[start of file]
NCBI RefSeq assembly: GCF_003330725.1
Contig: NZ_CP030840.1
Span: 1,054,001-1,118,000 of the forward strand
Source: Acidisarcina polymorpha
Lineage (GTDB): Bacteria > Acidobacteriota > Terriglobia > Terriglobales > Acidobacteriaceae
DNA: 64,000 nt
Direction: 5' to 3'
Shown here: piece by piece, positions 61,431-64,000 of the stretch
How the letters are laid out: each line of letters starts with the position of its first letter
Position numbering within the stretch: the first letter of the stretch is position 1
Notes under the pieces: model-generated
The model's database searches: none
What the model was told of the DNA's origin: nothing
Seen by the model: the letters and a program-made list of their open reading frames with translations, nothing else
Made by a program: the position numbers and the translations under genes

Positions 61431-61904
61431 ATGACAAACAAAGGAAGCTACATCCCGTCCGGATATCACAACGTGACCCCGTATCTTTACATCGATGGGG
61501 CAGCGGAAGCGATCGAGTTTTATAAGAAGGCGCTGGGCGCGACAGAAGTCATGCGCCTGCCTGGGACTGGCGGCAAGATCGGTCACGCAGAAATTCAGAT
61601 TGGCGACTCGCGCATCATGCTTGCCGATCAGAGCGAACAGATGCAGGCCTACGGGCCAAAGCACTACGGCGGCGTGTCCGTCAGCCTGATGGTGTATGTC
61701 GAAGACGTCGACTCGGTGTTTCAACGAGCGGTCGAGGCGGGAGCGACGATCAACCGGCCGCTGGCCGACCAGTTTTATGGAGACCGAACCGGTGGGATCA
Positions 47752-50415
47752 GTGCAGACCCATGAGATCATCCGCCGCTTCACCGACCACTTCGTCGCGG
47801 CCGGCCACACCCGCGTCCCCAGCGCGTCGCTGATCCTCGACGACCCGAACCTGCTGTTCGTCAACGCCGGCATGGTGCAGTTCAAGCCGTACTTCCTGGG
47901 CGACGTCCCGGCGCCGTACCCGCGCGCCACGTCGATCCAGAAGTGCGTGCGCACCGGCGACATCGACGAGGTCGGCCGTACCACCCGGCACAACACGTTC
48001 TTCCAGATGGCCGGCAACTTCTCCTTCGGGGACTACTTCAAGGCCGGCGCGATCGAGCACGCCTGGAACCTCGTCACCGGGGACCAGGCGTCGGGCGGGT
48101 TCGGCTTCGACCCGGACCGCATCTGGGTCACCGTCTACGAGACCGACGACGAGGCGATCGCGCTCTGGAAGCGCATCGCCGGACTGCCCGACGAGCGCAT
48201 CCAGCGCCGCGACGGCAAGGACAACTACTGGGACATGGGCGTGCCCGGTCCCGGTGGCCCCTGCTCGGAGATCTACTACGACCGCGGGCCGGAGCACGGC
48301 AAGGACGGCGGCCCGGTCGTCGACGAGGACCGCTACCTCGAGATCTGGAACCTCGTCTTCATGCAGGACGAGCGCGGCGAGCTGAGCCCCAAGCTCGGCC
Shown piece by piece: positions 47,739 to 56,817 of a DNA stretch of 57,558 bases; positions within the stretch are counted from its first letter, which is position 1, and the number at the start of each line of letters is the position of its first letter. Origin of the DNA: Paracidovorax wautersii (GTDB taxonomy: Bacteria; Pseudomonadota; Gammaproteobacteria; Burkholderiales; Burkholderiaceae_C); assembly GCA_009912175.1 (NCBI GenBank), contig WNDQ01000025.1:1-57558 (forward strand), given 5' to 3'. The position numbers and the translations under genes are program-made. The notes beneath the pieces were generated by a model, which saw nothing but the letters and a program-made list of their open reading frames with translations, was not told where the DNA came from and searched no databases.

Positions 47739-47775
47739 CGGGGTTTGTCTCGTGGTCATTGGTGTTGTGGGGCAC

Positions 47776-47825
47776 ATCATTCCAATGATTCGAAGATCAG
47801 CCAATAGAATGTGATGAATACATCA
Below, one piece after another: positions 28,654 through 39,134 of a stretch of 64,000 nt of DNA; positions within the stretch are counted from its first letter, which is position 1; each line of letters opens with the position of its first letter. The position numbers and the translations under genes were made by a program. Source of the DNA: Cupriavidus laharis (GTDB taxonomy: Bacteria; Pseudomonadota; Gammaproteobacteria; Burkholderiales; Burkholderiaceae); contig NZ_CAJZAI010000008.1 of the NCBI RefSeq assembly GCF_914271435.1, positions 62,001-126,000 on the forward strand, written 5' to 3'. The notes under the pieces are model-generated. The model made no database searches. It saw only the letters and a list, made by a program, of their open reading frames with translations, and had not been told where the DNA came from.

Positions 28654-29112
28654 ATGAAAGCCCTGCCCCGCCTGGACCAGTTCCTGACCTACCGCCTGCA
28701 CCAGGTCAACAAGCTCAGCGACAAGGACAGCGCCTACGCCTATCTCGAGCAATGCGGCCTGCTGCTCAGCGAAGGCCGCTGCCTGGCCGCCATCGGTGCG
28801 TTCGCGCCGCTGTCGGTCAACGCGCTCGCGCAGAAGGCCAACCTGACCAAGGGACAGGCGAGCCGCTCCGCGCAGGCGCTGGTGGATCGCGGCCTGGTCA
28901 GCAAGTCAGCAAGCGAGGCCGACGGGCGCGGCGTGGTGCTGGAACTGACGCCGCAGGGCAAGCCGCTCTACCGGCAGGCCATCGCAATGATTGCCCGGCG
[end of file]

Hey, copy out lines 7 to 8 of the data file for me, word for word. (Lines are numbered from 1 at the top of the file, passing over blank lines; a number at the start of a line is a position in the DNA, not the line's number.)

Direction: 5' to 3'
Shown here: piece by piece, positions 61,431-64,000 of the stretch